Jazz Age Food That People Ate During The 1920s And 30s

What People Ate During The Jazz Age Will Give You A Tummy Ache

jazz age food
jazz age food

Ah, the Jazz Age — it elicits images of sultry, wild jazz bands, speakeasy raids, and social, artistic, and cultural flourishing. Of course, the wild and wonderful Jazz Age (or Roaring Twenties) — which is defined as post World War I, 1920 through the 1930s — also saw the Great Depression hit around 1929, which would have a massive impact on American families and culture, including the food people ate.

Around the 1920s, the food people consumed saw some big changes — namely because of the advent of canned and frozen foods (which helped soldiers eat more easily and also reduced prep time in the kitchen for families). Condiments also became a thing. (Can you imagine a life without ketchup? Yeah, neither can we.)

Not every house was alike.

When it came to frozen foods, it’s important to remember that not every house was fitted with a fridge. Many wealthier families had a fridge in addition to a stovetop, whereas people with less money used food storage rooms. The fridges were generally pretty small, too, if you did have one.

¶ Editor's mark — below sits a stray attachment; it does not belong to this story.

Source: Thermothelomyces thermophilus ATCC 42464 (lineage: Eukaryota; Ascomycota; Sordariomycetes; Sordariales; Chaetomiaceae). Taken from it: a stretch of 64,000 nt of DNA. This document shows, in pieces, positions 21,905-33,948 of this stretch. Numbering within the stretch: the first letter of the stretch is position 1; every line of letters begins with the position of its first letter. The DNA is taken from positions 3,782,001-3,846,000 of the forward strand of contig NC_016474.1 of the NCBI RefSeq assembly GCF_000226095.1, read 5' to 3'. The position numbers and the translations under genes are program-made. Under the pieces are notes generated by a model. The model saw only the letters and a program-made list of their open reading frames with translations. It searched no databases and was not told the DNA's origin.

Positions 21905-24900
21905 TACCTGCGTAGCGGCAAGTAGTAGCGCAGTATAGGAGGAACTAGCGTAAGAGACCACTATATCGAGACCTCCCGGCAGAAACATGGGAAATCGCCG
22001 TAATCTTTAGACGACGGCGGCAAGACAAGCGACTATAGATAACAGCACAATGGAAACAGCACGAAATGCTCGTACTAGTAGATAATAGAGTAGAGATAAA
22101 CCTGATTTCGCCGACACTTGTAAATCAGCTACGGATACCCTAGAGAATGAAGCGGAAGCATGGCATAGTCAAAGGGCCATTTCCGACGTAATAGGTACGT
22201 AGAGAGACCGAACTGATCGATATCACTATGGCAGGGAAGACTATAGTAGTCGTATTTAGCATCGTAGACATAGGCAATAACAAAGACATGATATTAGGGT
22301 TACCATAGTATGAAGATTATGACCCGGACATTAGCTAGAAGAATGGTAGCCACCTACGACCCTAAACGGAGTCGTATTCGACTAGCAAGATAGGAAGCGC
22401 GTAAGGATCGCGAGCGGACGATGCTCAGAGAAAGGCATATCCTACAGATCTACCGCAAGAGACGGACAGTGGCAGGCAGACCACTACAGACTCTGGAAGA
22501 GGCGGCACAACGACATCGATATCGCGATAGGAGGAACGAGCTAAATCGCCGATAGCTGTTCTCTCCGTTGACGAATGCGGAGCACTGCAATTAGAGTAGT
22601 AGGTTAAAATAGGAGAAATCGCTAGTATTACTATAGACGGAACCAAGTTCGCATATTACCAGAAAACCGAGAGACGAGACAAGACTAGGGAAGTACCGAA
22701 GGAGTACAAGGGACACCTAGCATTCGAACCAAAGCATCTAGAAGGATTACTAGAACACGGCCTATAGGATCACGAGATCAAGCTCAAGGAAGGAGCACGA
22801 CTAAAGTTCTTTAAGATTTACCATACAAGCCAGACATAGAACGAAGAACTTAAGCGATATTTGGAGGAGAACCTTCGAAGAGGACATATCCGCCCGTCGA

This is very different from what we’re used to today:

Popular processed foods included graham crackers, Oreos, and tea biscuits. People could thank the popularization of processed foods for those easy, quick snacks. The Creative Palate states, “Fresh O.J. and tomato juice became available year-round while processed foods, gas stoves, and the ‘Frigedaire’ (1925) modernized many American kitchens forever.”

A lot was changing during the 1920s and ’30s.

Time for breakfast.

So what would a 1920s or ’30s family actually cook for breakfast? Unlike their predecessors in the 1900s (who munched on rice, cold meat, and jellied veal — yeah, we know — for breakfast), folks during the jazz age loved a good ol’ pancake. Fortunately for us, some things never change.